ranch that had been in the family for over 150 years. The older couple and their kids still lived on the 140 acres, raised cattle and it still had the original homestead and school house for that area. As we settled our horses into a working arena, (thank goodness! Play time!) The owners informed us about the history, as well as giving a hand to get everyone watered and fed. We got the grand tour and were directed to go for dinner, and get a hotel for the night. The rancher said he would come out at night before bed to double check the horses and take care of their needs if need be. He had to check on his cows, so it was no trouble according to him.
Like a mother leaving her children for the first day of kindergarten, I walked away looking over my shoulder and my heart in my throat and realized they didn’t give a rip that we were leaving, they were all happily playing with each other and bucking a fart! Part of me was annoyed, the other relieved that each day they were adjusting to their adventures just fine. I kept saying to myself, according to Jodi the horses are adaptable and resilient, much more than people.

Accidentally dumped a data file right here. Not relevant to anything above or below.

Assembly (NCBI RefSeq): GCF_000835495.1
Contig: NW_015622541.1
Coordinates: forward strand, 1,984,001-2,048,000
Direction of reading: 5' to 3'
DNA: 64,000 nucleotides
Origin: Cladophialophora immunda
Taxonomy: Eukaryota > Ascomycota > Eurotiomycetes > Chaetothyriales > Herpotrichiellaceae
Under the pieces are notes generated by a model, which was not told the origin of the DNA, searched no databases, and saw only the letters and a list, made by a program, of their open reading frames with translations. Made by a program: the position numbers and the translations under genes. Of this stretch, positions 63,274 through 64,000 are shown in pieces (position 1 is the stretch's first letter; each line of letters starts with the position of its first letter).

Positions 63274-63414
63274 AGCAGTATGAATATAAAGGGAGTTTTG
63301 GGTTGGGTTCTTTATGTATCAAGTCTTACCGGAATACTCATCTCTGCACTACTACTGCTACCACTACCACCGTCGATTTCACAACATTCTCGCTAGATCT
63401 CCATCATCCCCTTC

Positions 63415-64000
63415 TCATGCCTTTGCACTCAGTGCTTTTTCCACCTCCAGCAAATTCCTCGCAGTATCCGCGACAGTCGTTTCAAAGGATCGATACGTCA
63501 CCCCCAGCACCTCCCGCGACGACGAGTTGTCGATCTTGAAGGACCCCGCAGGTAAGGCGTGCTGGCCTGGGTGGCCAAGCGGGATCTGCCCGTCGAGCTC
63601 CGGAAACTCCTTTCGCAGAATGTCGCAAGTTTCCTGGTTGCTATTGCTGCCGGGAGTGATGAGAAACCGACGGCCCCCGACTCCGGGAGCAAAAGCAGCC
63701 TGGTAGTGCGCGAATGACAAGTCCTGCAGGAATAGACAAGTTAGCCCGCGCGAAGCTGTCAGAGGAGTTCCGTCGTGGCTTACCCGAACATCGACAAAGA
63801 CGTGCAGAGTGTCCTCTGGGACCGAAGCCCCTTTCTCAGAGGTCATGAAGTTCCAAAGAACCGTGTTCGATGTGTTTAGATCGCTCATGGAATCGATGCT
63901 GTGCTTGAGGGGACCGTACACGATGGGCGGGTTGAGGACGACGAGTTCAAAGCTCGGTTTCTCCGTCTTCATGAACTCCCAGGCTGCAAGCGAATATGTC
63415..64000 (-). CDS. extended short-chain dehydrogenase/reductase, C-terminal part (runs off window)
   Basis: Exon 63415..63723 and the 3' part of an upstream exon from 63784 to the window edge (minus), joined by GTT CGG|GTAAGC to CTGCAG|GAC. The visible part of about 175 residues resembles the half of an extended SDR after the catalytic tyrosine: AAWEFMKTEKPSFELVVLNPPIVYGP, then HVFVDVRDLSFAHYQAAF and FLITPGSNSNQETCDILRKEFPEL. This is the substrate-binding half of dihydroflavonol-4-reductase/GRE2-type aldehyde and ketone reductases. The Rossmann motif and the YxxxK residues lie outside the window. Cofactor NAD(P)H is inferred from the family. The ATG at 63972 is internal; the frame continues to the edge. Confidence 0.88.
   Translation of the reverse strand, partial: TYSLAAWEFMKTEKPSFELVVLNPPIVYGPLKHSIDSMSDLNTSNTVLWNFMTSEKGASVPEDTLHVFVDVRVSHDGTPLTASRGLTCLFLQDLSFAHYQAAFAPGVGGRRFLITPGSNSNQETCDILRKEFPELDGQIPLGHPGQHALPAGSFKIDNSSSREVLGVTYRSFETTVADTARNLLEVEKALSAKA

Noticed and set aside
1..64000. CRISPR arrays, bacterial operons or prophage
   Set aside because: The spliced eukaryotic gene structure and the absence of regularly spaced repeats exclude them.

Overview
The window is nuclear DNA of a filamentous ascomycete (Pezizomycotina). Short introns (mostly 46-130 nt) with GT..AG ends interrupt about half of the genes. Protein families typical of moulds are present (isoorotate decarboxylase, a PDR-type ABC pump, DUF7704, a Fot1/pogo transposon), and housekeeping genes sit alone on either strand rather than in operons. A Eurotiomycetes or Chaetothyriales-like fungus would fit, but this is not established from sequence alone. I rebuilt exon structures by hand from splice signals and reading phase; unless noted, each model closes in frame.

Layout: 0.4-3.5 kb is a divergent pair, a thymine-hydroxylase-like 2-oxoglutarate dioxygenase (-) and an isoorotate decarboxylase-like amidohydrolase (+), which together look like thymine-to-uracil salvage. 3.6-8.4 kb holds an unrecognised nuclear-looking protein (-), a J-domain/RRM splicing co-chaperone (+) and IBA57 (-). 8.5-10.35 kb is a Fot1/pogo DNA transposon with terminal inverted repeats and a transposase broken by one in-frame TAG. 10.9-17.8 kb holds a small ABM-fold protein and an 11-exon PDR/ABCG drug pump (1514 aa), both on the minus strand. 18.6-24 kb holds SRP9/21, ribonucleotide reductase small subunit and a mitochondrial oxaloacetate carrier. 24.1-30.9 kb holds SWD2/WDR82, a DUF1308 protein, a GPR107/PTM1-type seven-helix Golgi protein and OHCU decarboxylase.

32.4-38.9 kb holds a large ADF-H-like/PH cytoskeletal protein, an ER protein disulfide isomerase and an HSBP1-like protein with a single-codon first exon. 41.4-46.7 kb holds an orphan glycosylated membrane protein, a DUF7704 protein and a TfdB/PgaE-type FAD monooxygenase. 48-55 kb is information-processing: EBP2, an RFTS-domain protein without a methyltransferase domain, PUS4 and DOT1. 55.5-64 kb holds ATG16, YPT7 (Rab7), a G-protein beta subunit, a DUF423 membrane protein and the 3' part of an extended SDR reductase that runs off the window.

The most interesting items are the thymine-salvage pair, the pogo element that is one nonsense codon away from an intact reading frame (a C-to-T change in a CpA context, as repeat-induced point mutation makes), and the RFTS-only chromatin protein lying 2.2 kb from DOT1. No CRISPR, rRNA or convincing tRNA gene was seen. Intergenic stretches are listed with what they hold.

After some good down home cooking of mashed potatoes, and meatloaf, a hot shower, we finally rested our minds, bodies and souls.
Day 4, April 4
The time zone changes began causing us to get a later start each day but that also meant that we were getting closer to our final destination…..Georgia, Aunt Karen and Uncle Tom’s ranch! Mom, Dad and our son Ryan. So we gassed up the truck, got coffee and popped in the next book on tape/cd….we finally started settling in to a travel groove when we felt a crash in the back of our truck. We both looked at each other and thought; oh crud not another flat…well no, not exactly another flat….the whole frickin’ back wheel flew off!. And we had no idea where we were on the interstate; it was in between towns with no services. Awesome.